Live music highlights for the week of August 29, 2018.
BAD BAD HATS
Can you describe your band in three words or less? Minneapolis trio Bad Bad Hat can; they call it “sweet and sour.” In other words, ultra-catchy pop songs that straddle the line between innocent, feel good melodies and sad, reflective lyrics. It’s a combination not too uncommon with indie-pop bands, but when a band like Bad Bad Hat gets it right, it makes you feel all the feels. The band’s latest record, Lightning Round, is simultaneously more polished and looser than the one before it. It’s like a whole different category of sweet and sour. AARON CARNES
INFO: 9 p.m. Catalyst, 1011 Pacific Ave., Santa Cruz. $12/adv, $14/door. 429-4135.
If the Dangaleros backstory is to be believed, the “despicable six” members were so isolated in rural Mexico that they had to form their own rock band to have something to do. And these six couldn’t be more different: border patrol agents, outlaws, cartel members, etc. You know the desire to rock was high if these guys could set aside their differences! Sure, this might all be fabricated, but in any case this six-piece puts on a fun show with a rock-oriented sound that dips into punk, funk, and spaghetti Western desert rock. AC
INFO: 7:30 p.m. Flynn’s Cabaret & Steakhouse, 6275 Hwy. 9, Felton. $15/adv, $18/door. 335-2800.
STEVE WILSON & MONTEREY ALL-STARS
Santa Cruz trombonist/vocalist Steve Wilson, a key part of Cabrillo College’s jazz program for four decades, presents a prodigious band as part of Kuumbwa’s Live & Local series. Featuring well-traveled bassist Steve Uccello, Los Angeles-transplant Gary Meek on saxophones and piano, and veteran drummer Andy Weis (who leads a larger version of this ensemble at the Monterey Jazz Festival next month), the Monterey All-Stars combo lives up to its name. A versatile multi-instrumentalist who has toured and recorded with powerhouse drummer Dave Weckl and Brazilian stars such as Flora Purim, Airto, and Oscar Castro-Neves, Meek has added a vivifying jolt of energy to the Monterey Bay scene since relocating here in 2009. ANDREW GILBERT
INFO: 7 p.m. Kuumbwa Jazz, 320-2 Cedar St., Santa Cruz. $21/adv, $26.25/door. 427-2227.
Khan is a local hip-hop artist who’s been putting out EPs and mixtapes for years now. His latest EP, Occupied—a collaboration with Santa Cruz producer Ghost Hour—is sublime boom-bap. Khan has put together an evening of hip-hop/soul at the Crepe Place called “Rotations” that includes Gilroy “femcee” 1 .A.M., spinner of old-school rap DJ Los the Nexus, sweet soul singer Genoa T. Brown, and poet-turned-rapper Joseph Jason Santiago Lacour. Word on the street is there’ll be a secret surprise guest as well. AC
INFO: 9 p.m. Crepe Place, 1134 Soquel Ave., Santa Cruz. $8. 429-6994
Since last December, Lin-Manuel Miranda has been dropping monthly singles for his project Hamildrops, which are basically covers of songs from the Hamilton soundtrack. This March, L.A. pop-punk band the Regrettes released their rendition of “Helpless” which is so far one of the best contributions. Like the rest of the Regrettes songs, it’s got both attitude and vulnerability. This is most apparent on the group’s debut album, Feel Your Feelings Fool. Earlier this year, the group released the more all-over-the-place, but still awesome EP Attention Seeker.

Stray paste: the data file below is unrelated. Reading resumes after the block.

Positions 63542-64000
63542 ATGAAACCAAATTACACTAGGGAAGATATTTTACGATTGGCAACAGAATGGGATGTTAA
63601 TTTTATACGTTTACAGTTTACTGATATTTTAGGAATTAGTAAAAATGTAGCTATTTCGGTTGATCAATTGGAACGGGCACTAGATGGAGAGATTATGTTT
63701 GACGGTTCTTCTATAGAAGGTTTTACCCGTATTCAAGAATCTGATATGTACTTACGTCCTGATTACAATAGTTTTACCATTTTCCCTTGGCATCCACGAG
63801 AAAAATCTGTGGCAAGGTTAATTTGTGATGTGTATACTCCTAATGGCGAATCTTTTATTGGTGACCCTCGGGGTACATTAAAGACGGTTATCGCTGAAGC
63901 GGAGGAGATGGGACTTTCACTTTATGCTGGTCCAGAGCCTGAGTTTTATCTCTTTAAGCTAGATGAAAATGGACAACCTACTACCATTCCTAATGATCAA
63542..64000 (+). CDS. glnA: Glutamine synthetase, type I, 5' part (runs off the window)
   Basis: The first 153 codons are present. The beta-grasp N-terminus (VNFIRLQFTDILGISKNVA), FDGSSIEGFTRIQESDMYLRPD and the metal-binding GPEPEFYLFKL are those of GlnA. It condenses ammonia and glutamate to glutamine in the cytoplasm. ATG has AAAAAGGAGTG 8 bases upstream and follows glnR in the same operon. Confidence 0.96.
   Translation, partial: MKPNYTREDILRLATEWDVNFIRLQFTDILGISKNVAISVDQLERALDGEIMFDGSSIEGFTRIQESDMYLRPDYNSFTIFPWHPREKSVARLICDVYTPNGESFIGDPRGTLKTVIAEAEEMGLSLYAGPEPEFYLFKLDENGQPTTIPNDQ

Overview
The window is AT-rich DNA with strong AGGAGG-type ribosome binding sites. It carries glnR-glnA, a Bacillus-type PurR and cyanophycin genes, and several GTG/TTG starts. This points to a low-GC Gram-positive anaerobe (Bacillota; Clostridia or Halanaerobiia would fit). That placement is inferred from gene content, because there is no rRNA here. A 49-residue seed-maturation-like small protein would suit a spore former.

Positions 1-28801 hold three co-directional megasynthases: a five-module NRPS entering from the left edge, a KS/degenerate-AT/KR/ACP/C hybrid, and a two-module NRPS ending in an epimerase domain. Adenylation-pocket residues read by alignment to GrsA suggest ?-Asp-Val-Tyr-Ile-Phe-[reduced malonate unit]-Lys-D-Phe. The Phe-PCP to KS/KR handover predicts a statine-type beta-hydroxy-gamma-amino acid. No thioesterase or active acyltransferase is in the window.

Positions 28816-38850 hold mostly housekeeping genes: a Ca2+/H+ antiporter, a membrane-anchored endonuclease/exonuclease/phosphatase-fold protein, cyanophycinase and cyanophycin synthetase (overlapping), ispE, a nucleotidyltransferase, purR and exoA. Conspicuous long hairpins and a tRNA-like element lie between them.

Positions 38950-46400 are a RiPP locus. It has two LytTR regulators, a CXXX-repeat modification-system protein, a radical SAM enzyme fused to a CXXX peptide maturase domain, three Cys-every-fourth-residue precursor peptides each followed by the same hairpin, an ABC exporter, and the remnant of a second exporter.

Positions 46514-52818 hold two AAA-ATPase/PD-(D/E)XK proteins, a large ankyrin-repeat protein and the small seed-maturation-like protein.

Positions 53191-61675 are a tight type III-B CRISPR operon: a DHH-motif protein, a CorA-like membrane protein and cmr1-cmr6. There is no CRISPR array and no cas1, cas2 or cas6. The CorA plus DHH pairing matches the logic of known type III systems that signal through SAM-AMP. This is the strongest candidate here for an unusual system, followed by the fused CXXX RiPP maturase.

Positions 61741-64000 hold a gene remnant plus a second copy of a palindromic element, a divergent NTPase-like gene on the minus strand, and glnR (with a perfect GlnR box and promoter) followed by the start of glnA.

INFO: 8 p.m. Catalyst, 1011 Pacific Ave., Santa Cruz. $14/adv, $16/door. 429-4135.
Are you ready to see two legendary reggae groups Voltron into one and then blow your mind away? Israel Vibration is a classic roots reggae singing group that formed in 1970 and started releasing classic Rastafarian albums in the late ’70s. The Roots Radics are a backing band that have played with everyone (Bunny Wailer, Eek-A-Mouse, Gregory Isaacs, etc). They’ve backed Israel Vibration on a couple of albums. And now—lucky you—they are backing the group live in concert. This will be the most reggae thing you do this week. AC
INFO: 9 p.m. Moe’s Alley, 1535 Commercial Way, Santa Cruz. $35/adv, $40/door. 479-1854.
THE JELLYMAN’S DAUGHTER
Hailing from the foothills of Edinburgh, the Jellyman’s Daughter is a duo that blends American indie-rock à la Bonnie “Prince” Billy and Andrew Bird with the Scottish twang of their homeland. Comprising Emily Kelly and Graham Coe, the duo is currently touring its forthcoming album, Dead Reckoning, which drops Sept. 21. The release has already garnered praise as an album that “evokes the misted plains of Great Britain … [and] remains loyal to the tradition of their homeland while expertly combining these sensibilities with a modern indie-folk twist.” CAT JOHNSON
INFO: 8 p.m. Lille Aeske, 13160 Hwy. 9, Boulder Creek. $10-$20. 703-4183.
An indie-folk rocker with finger-picking guitar skills to boot, Willy Porter has been holding down a quiet corner of the music world since his 1994 breakthrough album, Dog Eared Dream. Born in Mequon, Wisconsin, Porter garners comparison to guitar great Leo Kottke and was described by the Village Voice as capturing “the street corner ethic of acoustic performance perfectly.” In addition to boasting serious guitar chops, Porter is a thoughtful songwriter and an engaging performer. CJ
INFO: 7:30 p.m. Michael’s on Main, 2591 Main St., Soquel. $17/adv, $20/door. 479-9777.